Hypertension and nephrology

[Protein-energy wasting and quality of life in kidney transplant recipients]

UJSZÁSZI Ákos1, VÁRADY Tímea1, CZIRA Mária Eszter2, FORNÁDI Katalin2,3, NOVÁK Márta2,4, MUCSI István1,2,5, MOLNÁR Miklós Zsolt1,6

SEPTEMBER 21, 2012

Hypertension and nephrology - 2012;16(03-04)

[Chronic kidney disease has profound effects on the health related quality of life (HRQoL) of patients with serious physiological, psychological and socio-economic implications. The co-occurrence of protein-energy wasting (PEW) and inflammation in end stage renal disease patients is associated with worse HRQoL and increased mortality. We designed this study to examine the relationship between nutritional and inflammatory status and HRQoL in kidney transplant recipients. Data from 100 randomly selected kidney transplant patients were analyzed in a crosssectional survey. Socio-demographic parameters, laboratory results, transplantation related data, co-morbidities, medication and malnutrition-inflammation score (MIS) (Kalantar Score) were tabulated at baseline. Patients completed the Kidney Disease Quality of Life-SF (KDQoL-SFTM) self-administered questionnaire. Mean age was 51±13 years, median (interquartile range, IQR) time since transplantation 66 (83) months, 57% were males and 19% had diabetes. The median (IQR) MIS was 3 (3). MIS significantly and negatively correlated with almost all HRQoL domains analyzed, and this association remained significant in multivariate linear regression analysis for the log-transformed scores on energy/fatigue (β=-0.059, p<0.001), bodily pain (β=-0.056, p=0.004), physical functioning (β=-0.029, p=0.022), and symptoms/problems (β=-0.023, p=0.005) domains after statistical correction for age, gender, eGFR, dialysis vintage, Charlson Comorbidity Index and occupational status. Additionally, cubic spline analyses revealed linearly increasing, “dose-response” relationship between almost all domains of KDQoL-SFTM and the MIS. Malnutrition Inflammation Score is independently associated with different dimensions of health related quality of life in kidney transplant recipients.]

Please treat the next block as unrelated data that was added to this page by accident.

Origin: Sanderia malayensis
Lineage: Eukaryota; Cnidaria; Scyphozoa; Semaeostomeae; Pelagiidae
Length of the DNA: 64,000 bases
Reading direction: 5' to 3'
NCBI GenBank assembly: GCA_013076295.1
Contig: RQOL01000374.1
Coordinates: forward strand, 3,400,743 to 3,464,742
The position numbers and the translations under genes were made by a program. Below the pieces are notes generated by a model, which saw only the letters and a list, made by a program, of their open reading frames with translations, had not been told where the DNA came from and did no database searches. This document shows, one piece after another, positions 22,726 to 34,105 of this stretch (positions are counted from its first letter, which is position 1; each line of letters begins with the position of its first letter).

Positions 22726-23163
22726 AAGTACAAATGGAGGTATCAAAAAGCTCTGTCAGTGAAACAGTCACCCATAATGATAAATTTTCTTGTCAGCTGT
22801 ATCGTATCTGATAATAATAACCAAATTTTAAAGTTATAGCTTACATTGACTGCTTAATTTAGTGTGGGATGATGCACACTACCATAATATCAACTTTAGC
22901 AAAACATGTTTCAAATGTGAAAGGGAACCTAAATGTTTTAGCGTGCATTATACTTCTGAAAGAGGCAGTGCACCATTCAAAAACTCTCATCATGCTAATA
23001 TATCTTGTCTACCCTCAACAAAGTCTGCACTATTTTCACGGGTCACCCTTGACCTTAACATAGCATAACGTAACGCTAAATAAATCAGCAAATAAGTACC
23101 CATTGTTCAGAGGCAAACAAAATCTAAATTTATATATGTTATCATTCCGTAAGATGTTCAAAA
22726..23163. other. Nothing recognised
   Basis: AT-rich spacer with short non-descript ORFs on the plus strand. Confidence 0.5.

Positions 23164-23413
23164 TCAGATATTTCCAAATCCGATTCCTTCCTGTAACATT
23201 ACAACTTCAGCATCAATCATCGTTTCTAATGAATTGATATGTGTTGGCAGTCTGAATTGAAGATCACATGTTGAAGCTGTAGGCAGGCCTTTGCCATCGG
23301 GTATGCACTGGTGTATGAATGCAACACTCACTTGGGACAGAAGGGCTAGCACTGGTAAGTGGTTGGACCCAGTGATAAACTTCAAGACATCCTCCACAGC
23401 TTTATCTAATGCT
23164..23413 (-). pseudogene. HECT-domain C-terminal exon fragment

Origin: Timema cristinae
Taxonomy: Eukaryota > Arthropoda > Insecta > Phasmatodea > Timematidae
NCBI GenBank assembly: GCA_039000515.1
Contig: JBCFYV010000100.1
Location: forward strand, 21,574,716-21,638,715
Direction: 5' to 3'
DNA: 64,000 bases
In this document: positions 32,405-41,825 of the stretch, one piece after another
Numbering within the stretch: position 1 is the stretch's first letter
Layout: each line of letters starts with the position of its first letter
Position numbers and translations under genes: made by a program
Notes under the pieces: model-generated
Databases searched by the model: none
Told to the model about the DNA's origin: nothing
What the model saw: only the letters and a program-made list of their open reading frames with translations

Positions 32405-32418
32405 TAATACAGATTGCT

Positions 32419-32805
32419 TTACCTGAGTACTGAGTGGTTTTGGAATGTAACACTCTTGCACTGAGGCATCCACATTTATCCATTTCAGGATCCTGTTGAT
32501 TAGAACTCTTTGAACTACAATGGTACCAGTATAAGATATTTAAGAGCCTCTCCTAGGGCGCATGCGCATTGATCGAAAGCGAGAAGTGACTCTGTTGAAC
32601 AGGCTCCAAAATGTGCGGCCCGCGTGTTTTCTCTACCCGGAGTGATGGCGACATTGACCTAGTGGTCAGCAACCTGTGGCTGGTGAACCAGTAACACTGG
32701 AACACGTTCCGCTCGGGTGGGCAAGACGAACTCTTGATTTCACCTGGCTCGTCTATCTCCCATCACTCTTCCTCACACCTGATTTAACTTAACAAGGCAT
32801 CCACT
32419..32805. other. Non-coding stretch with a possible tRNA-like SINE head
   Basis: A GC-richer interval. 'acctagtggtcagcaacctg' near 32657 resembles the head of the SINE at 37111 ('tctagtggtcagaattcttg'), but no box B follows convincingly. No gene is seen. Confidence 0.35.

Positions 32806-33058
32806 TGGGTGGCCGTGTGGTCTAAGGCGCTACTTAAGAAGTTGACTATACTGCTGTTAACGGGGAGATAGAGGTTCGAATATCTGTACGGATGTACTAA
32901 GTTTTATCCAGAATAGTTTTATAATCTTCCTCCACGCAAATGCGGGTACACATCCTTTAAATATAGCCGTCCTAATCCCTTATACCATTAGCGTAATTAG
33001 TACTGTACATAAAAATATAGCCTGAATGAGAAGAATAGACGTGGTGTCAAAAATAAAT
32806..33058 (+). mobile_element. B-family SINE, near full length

1. Semmelweis Egyetem, Kórélettani Intézet, Budapest
  2. Semmelweis Egyetem, Magatartástudományi Intézet, Budapest
  3. Semmelweis Egyetem, Neurológiai Klinika, Budapest
  4. Department of Psychiatry, University Health Network, University of Toronto, Toronto, Kanada
  5. Department of Medicine, Division of Nephrology, McGill University Health Centre, Montreal, Quebec, Kanada
  6. Harold Simmons Center for Chronic Disease Research & Epidemiology, Los Angeles Biomedical Research Institute at Harbor-UCLA Medical Center, Torrance, Amerikai Egyesült Államok



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Hypertension and nephrology

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Hypertension and nephrology

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